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Native Plant of the Week: Purple Milkweed

Updated: Jul 6

Family: Apocynaceae

Name: Asclepias purpurascens

Bloom Time: May-July

Flower: Purple to rose pink

Soil Condition: dry. moist

Light: Sun, partial sun

Height/Width: 2-3' tall by 1-3' wide

Native Range: Eastern and Central US including Long Island

Zone: 3-8

Photos (KMS Native Plants) flower and spicebush swallowtail nectaring on the flower

This is one of our earliest blooming milkweeds, which is great for early summer butterflies. Although not an aggressive spreader, it can form a colony, so it is not recommended for small gardens. Its growth habit makes it a great plant for erosion control. Its height of 3' makes it great for the middle of a border.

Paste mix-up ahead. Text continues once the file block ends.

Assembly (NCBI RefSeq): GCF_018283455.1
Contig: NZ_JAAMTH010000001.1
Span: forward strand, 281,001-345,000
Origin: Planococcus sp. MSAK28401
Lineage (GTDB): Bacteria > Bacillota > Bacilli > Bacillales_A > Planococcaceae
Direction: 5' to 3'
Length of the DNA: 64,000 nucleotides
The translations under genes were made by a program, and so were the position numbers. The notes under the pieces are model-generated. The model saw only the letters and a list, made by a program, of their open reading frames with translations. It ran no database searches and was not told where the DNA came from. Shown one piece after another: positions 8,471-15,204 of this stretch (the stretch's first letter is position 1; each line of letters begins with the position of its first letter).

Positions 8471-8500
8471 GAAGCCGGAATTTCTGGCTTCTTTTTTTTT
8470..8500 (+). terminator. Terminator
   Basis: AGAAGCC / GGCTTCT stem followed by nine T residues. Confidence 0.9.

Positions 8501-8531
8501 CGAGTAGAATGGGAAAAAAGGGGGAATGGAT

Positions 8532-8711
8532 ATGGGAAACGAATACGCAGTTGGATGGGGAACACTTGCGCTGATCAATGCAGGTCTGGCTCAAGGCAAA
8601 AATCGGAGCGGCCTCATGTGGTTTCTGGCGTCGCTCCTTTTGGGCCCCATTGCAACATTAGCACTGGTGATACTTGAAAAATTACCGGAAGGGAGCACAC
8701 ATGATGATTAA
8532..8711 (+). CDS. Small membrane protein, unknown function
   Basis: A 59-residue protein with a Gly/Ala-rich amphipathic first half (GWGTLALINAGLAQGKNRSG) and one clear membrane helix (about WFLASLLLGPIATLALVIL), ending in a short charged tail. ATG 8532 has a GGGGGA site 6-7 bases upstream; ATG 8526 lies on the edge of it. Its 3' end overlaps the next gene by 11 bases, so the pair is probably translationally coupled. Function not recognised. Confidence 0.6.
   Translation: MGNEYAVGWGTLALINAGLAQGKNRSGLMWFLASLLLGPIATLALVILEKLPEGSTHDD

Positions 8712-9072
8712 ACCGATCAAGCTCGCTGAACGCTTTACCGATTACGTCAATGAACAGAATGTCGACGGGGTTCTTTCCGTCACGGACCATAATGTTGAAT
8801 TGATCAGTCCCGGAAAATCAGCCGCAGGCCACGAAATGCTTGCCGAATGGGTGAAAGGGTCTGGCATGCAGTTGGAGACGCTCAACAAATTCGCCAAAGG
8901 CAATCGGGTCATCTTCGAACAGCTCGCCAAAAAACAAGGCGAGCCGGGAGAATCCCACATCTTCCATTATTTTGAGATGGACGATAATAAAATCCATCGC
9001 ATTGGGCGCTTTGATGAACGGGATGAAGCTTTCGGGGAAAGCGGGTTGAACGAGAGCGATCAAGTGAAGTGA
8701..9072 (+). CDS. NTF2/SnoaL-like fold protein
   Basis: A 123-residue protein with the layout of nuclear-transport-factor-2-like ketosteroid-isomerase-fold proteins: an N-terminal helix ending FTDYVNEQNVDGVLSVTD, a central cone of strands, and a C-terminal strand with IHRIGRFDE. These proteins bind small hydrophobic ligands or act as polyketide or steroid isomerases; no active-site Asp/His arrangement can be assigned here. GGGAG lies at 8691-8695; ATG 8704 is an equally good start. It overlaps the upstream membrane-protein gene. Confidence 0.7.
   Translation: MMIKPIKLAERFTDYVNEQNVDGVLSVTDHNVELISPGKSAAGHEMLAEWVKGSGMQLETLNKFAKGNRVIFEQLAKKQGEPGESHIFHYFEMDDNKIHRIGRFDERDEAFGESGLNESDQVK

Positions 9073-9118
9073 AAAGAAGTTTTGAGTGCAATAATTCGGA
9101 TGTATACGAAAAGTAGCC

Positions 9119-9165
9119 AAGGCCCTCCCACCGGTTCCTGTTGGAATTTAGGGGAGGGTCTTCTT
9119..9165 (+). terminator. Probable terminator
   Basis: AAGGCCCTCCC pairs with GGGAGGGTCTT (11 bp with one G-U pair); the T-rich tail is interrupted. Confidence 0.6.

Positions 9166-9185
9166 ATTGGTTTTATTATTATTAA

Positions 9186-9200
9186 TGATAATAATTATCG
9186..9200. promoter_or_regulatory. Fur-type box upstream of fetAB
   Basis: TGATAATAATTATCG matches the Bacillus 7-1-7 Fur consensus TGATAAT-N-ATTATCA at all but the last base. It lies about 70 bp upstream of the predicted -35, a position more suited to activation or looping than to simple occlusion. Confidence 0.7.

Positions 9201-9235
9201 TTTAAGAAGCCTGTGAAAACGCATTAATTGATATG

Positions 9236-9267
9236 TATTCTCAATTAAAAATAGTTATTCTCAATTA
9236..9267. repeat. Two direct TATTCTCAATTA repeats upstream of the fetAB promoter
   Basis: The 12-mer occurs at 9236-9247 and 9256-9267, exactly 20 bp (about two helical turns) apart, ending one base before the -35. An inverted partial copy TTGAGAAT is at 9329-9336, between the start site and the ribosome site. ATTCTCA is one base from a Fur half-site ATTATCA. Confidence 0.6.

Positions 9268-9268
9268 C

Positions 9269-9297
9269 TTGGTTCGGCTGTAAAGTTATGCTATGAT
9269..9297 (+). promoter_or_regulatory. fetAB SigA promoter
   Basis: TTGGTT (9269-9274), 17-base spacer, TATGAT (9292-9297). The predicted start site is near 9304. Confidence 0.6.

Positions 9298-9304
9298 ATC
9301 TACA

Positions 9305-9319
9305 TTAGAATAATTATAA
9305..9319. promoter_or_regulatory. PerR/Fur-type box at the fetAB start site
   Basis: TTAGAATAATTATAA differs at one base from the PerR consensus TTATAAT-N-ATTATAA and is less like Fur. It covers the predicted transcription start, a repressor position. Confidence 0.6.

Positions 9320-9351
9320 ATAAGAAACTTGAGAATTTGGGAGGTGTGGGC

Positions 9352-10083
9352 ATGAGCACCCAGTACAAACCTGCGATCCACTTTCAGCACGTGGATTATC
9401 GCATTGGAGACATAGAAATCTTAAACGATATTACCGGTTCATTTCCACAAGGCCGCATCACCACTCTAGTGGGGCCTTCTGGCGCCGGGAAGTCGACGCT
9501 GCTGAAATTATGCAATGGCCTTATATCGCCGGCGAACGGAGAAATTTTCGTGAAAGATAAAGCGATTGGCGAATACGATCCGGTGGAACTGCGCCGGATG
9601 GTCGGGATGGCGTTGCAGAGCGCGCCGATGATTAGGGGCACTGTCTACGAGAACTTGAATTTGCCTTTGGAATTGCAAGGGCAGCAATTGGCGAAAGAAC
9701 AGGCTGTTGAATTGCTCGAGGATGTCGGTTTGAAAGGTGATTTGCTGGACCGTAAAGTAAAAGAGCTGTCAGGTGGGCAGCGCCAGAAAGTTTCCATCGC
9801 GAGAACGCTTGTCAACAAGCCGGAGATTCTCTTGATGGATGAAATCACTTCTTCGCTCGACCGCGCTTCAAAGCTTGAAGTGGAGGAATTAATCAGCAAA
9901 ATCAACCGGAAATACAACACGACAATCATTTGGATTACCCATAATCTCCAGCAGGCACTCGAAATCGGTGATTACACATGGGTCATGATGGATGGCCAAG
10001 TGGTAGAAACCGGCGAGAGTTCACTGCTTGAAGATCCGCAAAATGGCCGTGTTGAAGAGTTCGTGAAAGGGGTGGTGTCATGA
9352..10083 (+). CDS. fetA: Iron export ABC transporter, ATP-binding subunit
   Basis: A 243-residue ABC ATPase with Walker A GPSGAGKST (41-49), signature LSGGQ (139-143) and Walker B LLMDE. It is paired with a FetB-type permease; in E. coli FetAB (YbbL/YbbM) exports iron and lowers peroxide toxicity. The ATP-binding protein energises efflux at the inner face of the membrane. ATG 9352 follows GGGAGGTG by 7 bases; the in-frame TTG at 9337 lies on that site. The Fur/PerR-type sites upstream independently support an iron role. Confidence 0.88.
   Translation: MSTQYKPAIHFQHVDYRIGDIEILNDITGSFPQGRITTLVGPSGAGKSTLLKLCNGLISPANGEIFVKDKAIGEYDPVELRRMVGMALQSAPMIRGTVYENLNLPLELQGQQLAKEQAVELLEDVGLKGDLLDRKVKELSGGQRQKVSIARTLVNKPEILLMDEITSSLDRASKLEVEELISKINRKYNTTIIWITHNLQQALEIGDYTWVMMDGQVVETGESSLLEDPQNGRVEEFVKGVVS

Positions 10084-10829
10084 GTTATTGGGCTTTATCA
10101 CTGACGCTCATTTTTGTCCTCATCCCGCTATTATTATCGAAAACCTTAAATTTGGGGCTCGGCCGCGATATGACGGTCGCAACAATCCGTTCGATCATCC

Maintenance: To control self sowing remove the seed heads.

Benefits: Host plant for monarch caterpillars and several moth and insect species. Nectar and pollen source. Attracts hummingbirds, bees, butterflies, specialized bees, and predatory insects. Drought tolerant.

Fun Facts: Milky sap may cause a rash and eye irritation. If eaten, it can cause stomach upset, nausea, weakness, and abdominal pain. Sap contains a cardiac glycoside but it's a low poison plant.

Companion Plants: Monarda punctata (spotted bee balm), Echinacea purpurea (purple coneflower), Pycnanthemum tenuifolium (threadleaf mountain mint), Coreopsis verticillata (threadleaf tickseed), Rudbeckia fulgida var fulgida (orange coneflower)



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